Proving that solid-state inertial guidance is now cheap enough for even the most skinflint homebuilder was Icarus Instruments, well known for its niche-within-niche altitude alerters and nav displays. Using a solid-state gyro box from Sellers Aviation (contact www.pcflightsystems.com) outputting to an ordinary PDA-a Compaq IPAQ-Icarus has whats essentially a $1495 non-certified EFIS thats perfect for experimentals but could do back-up duty in spam cans, too. That price doesnt include the PDA but youre shopping in that market, the IPAQ appears to be the top contender.

    With air data and GPS inputs added, the Icarus version of this technology projects a combined display that rivals anything found on a Boeing flight deck and the entire get-up can simply be Velcrod into the airplane and operated on battery power. Well be looking at this system in detail in a future issue. Meanwhile, contact Icarus at 301-891-0600 www.icarusinstruments.com.

    And speaking of PDAs, Control Vision announced weather capabality for its Anywhere PDA-based navigator, an intriguing option. Contact 620-231-6647/www.controlvision.com. Look for a review in a future issue.

    Weather to Go
    For a half decade now, weve been hearing about data uplink that will deliver text and graphic weather services to the cockpit. Finally, these services are now near ready for market. Both Bendix/King and AirCell-in conjunction with UPSAT/Apollo-demonstrated weather datalink systems at OSH.

    At a glance, we estimate that Bendix/King has the most mature system but it too isnt quite a done deal, since it relies on a network of ground stations yet to be installed. Bendix/Kings service will deliver text, weather alerts and NEXRAD radar for flat monthly fees ranging from $49.95 to $99.95, depending on the level of service. Text-only weather is delivered free of charge, as per FAA contract requirements.

    Well, not entirely free. Youll have to buy the hardware, which consists of a KDR 510 remote data receiver and a card inserted into whatever cockpit color MFD you wish to use. Price isnt firmed up yet, but Bendix/King says the headware will be under $5000.

    The system uses a network of dedicated ground stations which is just now being built out. At press time, only a slice of the Ohio valley has coverage but most of the eastern U.S. is scheduled for coverage above 8000 feet by years end.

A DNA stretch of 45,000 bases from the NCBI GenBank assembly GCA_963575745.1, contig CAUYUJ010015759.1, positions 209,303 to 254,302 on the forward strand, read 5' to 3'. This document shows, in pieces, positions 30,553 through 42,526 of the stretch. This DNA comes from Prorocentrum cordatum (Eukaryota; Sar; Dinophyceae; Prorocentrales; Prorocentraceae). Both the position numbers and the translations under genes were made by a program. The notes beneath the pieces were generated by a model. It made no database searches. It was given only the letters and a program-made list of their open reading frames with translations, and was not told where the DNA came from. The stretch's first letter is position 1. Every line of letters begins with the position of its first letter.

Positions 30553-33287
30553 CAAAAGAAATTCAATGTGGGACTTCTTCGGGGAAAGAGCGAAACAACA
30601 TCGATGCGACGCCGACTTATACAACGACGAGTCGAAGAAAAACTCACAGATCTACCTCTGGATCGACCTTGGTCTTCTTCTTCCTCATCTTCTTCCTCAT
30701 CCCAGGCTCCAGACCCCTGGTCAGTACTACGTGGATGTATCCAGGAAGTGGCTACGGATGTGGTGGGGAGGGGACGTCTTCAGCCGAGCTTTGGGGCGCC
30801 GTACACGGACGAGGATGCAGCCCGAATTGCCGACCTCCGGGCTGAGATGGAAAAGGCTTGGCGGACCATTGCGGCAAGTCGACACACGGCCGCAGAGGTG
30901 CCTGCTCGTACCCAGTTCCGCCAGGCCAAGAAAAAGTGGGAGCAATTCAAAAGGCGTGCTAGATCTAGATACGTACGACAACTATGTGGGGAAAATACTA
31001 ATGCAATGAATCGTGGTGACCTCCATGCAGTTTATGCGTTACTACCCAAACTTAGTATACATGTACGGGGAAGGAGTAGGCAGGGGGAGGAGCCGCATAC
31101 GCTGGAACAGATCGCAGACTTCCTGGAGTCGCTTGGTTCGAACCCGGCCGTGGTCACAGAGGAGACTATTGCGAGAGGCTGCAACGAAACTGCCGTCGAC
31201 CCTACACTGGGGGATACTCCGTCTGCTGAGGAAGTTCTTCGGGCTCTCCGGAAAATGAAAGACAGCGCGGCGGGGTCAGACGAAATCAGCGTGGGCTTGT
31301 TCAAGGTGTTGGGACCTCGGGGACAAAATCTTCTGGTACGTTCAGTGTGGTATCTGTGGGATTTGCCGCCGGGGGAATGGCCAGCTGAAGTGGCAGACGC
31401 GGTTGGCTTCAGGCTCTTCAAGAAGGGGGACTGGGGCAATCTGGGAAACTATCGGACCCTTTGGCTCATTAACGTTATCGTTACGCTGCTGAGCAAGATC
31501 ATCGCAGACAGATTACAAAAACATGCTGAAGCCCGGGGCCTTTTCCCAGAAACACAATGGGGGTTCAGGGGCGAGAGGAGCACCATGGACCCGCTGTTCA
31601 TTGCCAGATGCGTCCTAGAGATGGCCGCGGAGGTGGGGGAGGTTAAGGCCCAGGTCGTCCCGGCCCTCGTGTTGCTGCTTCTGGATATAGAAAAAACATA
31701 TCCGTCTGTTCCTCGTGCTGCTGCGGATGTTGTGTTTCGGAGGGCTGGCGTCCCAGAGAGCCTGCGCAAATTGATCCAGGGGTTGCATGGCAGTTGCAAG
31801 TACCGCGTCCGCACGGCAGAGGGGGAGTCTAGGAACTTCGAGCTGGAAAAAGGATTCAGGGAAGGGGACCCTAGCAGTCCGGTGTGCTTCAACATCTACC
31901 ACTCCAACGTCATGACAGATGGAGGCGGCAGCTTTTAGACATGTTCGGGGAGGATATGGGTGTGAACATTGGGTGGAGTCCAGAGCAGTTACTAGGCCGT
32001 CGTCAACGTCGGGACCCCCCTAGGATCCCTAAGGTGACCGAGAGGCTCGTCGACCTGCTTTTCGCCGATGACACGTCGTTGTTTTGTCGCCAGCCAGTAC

What we like about this system is that it used something called VDL Mode 2 to continually upload fresh weather which resides in the onboard box, ready for instant retrieval by the pilot. Display is thus close to instantaneous, a nice feature to have when you need radar data in a hurry.

    The competing system announced at OSH by both UPSAT/Apollo and AirCell, uses AirCells airborne cellphone technology to mimic a dial-up internet connection for weather access. It too will deliver text or graphical products, but will be billed on cellphone-type pricing plans, typically in the $20 per month range, plus $2 per minute. (The data rate allows downloading a map in about a minute or so, says AirCell.)

    AirCell will offer two hardware options: A data-only remote box for $1995, which does the dialing, retrieves the weather and displays it on an MFD or a voice/data panel-mount box called the Guardian 1000, which will sell for $3495. It includes voice phone capability and a 911 emergency feature that autodials the nearest ARTCC at the push of a button. It has battery back-up and could represent a back-up comm system that actually works. Contact AirCell at 303-379-0201/www.aircell.com. Bendix/King can be reached at 913-712-2613/www.bendixking.com.

    Garmin International, the reigning King Dog of new avionics, is also in this market but appears to uncharacteristically lagging. It has paired up with EchoFlight and plans to use weather information datalinked from low-earth-orbit satellites. Garmin expects hardware later this year or early next year. Another start-up, Blue Sky Network, also proposes to provide its own airborne data and phone service. (Contact 858-551-3894/www.blueskynetwork.com.

    Whats most intriguing about datalink is that the suppliers are offering three different technologies to deliver weather. Whether any of it sells is debatable but buyers cant complain about no choices.

    Approach Plates, Too
    As expected, the trend toward the paperless cockpit continues to perk along, although paperless is a misnomer, since youll need to line the cockpit with $100 bills to afford any of this stuff.

    UPSAT/Apollo announced that Jeppesen approach plates are now available for its popular MX-20 MFD. The so-called Chart View displays detailed plates, taxi diagrams and terminal information thats nicely geo-referenced, so theres no excuse for getting lost. It automatically switches from the taxi chart after takeoff and from the approach to the taxi chart after landing, based on a 50-knot groundspeed threshold.